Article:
But observers who aren't married to Pollard are left with a choice: Do we trust Jonathan Pollard, an admitted, unapologetic spy, who told lie after lie after lie in the course of stealing U.S. secrets, when he says he didn't take anything serious? Or do we trust the judgment of the secretary of defense, the secretary of state, the director of the CIA, the chairmen of the House and Senate Intelligence Committees, all of whom know exactly what Pollard did, and all of whom are adamant he should be kept locked up?
To Whine Own Self
In "When Is It OK To Betray a Friend?" Michael Sandel makes the lovely point that Monica Lewsinky might be guilty of a betrayal of herself. He notes that being merely honest or truthful may not be the end-all of integrity, that integrity is based on an identity, not primarily moral but ethical, the identity of and with one's life-narrative. For Monica to be guilty of such a betrayal, though, she would need to have a life-narrative, an explicit or implicit understanding of the person she would like to be. She clearly doesn't.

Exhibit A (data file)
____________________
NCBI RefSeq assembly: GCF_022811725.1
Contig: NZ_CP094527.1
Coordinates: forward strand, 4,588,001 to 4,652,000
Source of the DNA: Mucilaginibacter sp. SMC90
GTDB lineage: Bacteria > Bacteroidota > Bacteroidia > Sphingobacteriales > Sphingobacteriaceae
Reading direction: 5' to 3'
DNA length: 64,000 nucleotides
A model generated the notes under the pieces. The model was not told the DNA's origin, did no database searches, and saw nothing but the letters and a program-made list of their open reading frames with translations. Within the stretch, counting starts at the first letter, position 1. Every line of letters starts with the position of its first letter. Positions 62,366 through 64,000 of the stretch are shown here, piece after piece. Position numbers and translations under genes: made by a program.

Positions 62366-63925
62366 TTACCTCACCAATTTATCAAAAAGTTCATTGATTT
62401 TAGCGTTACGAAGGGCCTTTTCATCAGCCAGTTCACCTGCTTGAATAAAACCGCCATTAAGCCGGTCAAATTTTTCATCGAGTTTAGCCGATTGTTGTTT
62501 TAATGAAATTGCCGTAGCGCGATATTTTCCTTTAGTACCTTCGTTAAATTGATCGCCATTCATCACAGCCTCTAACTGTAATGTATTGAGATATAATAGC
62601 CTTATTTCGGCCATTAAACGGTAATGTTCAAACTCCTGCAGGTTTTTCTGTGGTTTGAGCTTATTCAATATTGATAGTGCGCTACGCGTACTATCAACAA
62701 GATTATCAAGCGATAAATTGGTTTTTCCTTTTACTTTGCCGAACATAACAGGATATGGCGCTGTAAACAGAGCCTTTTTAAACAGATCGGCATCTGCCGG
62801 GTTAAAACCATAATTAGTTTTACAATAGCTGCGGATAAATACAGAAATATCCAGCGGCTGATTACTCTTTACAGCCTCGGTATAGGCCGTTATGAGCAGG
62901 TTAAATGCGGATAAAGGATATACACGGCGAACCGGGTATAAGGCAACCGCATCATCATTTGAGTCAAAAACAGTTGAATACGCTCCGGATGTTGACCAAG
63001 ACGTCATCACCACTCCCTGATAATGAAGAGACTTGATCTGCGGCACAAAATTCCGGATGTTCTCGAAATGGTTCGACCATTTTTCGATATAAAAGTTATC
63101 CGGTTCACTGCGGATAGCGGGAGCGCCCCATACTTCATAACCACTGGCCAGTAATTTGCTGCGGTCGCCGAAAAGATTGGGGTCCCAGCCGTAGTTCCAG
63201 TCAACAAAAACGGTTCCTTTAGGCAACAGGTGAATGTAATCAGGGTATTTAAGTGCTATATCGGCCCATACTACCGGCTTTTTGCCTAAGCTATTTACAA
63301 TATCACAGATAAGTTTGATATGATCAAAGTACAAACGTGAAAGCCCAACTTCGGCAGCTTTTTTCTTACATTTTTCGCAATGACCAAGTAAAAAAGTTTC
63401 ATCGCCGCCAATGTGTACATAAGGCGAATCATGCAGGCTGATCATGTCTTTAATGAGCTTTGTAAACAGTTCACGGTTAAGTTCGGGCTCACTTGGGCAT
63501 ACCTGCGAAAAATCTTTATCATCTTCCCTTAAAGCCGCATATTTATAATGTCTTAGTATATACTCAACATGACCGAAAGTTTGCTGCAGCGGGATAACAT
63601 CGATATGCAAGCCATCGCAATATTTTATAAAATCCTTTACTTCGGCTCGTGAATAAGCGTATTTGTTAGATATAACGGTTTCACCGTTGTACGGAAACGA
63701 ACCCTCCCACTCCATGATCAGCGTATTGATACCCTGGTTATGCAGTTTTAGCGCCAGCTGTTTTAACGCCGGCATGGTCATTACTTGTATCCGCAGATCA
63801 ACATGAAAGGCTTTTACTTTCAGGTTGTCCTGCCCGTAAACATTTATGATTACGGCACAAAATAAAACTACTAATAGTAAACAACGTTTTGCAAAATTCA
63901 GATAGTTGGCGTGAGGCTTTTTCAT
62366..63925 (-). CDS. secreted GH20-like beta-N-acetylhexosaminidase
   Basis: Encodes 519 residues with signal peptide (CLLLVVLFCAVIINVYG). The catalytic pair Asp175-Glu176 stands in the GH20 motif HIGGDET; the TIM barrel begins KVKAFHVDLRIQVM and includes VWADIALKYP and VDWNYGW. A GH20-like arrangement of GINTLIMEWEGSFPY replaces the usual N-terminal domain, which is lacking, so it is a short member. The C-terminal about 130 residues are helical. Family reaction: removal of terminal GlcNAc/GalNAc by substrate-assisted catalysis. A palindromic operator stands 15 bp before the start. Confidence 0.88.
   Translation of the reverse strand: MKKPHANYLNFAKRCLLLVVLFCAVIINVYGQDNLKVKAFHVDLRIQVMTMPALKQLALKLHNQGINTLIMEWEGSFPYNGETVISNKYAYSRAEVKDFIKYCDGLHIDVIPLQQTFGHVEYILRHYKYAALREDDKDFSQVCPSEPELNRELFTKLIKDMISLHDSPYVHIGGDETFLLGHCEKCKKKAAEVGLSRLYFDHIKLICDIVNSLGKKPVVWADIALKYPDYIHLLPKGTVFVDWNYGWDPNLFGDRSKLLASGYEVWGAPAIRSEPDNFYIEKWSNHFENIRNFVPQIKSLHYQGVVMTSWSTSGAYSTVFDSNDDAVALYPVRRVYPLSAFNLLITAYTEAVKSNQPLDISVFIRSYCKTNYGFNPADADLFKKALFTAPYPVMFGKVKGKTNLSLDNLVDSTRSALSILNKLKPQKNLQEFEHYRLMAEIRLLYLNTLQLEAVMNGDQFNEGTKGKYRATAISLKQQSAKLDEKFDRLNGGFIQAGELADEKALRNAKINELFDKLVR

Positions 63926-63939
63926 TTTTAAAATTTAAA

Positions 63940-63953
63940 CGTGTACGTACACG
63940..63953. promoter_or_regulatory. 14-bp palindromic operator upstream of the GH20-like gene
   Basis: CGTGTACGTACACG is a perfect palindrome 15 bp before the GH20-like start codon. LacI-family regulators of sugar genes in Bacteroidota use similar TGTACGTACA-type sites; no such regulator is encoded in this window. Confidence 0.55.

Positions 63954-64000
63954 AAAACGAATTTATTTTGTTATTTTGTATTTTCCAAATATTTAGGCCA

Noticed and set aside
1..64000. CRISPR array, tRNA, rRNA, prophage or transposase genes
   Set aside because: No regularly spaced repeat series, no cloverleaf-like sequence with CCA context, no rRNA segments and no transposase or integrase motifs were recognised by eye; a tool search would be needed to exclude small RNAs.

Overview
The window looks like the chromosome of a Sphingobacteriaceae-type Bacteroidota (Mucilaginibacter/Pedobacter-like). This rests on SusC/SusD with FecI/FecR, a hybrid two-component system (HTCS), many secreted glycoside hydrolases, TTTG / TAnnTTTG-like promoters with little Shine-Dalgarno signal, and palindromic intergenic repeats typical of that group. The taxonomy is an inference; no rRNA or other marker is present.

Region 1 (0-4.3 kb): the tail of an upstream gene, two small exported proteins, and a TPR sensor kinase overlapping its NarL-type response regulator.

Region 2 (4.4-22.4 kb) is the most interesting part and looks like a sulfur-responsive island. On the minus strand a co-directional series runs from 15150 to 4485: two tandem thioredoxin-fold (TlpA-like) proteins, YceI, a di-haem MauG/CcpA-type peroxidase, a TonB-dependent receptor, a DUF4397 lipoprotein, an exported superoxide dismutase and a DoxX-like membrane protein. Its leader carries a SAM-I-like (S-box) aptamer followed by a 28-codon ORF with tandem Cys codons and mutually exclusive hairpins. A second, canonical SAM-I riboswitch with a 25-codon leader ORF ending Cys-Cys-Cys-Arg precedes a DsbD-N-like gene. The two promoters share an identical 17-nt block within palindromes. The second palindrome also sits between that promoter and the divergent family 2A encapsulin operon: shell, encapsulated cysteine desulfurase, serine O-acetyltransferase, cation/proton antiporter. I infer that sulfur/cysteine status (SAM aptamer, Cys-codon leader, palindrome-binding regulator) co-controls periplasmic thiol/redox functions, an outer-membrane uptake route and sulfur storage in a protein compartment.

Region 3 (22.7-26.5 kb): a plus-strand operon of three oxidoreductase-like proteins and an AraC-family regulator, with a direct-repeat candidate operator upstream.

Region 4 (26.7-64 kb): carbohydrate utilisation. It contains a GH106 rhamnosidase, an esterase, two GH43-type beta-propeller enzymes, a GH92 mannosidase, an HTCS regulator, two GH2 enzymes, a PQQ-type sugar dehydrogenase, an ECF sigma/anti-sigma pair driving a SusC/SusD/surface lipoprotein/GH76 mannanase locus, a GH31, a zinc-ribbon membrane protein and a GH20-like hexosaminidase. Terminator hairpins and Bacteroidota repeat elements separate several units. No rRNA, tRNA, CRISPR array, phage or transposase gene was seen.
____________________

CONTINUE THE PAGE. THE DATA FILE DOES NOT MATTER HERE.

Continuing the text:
The given complexity of desires and adaptations that make up the ego suffice. "Be true to yourself" has been reinterpreted to mean either "Getting what you want" or, more aggressively, "Express yourself (don't repress yourself)."